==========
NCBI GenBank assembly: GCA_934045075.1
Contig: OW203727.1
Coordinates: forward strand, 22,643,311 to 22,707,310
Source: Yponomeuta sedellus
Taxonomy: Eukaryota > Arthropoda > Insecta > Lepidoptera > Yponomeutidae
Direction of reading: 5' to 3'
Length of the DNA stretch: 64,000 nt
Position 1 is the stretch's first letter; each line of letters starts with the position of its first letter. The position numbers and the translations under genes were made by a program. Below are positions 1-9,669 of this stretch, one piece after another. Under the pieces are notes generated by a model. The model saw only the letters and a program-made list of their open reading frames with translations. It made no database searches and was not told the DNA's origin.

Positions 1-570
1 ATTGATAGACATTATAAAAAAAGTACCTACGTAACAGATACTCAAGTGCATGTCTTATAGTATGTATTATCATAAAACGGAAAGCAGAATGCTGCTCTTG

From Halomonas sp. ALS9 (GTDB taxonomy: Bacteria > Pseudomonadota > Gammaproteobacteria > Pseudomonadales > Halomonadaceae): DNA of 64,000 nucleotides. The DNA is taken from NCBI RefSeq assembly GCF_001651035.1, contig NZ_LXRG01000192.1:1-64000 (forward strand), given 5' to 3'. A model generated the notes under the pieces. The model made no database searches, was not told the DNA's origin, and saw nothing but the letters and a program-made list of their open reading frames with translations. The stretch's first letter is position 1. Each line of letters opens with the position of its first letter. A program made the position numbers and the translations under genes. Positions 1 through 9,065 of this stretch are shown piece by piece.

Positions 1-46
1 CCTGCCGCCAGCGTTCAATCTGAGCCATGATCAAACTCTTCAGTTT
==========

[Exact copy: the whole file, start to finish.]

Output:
NCBI GenBank assembly: GCA_934045075.1
Contig: OW203727.1
Coordinates: forward strand, 22,643,311 to 22,707,310
Source: Yponomeuta sedellus
Taxonomy: Eukaryota > Arthropoda > Insecta > Lepidoptera > Yponomeutidae
Direction of reading: 5' to 3'
Length of the DNA stretch: 64,000 nt
Position 1 is the stretch's first letter; each line of letters starts with the position of its first letter. The position numbers and the translations under genes were made by a program. Below are positions 1-9,669 of this stretch, one piece after another. Under the pieces are notes generated by a model. The model saw only the letters and a program-made list of their open reading frames with translations. It made no database searches and was not told the DNA's origin.

Positions 1-570
1 ATTGATAGACATTATAAAAAAAGTACCTACGTAACAGATACTCAAGTGCATGTCTTATAGTATGTATTATCATAAAACGGAAAGCAGAATGCTGCTCTTG

From Halomonas sp. ALS9 (GTDB taxonomy: Bacteria > Pseudomonadota > Gammaproteobacteria > Pseudomonadales > Halomonadaceae): DNA of 64,000 nucleotides. The DNA is taken from NCBI RefSeq assembly GCF_001651035.1, contig NZ_LXRG01000192.1:1-64000 (forward strand), given 5' to 3'. A model generated the notes under the pieces. The model made no database searches, was not told the DNA's origin, and saw nothing but the letters and a program-made list of their open reading frames with translations. The stretch's first letter is position 1. Each line of letters opens with the position of its first letter. A program made the position numbers and the translations under genes. Positions 1 through 9,065 of this stretch are shown piece by piece.

Positions 1-46
1 CCTGCCGCCAGCGTTCAATCTGAGCCATGATCAAACTCTTCAGTTT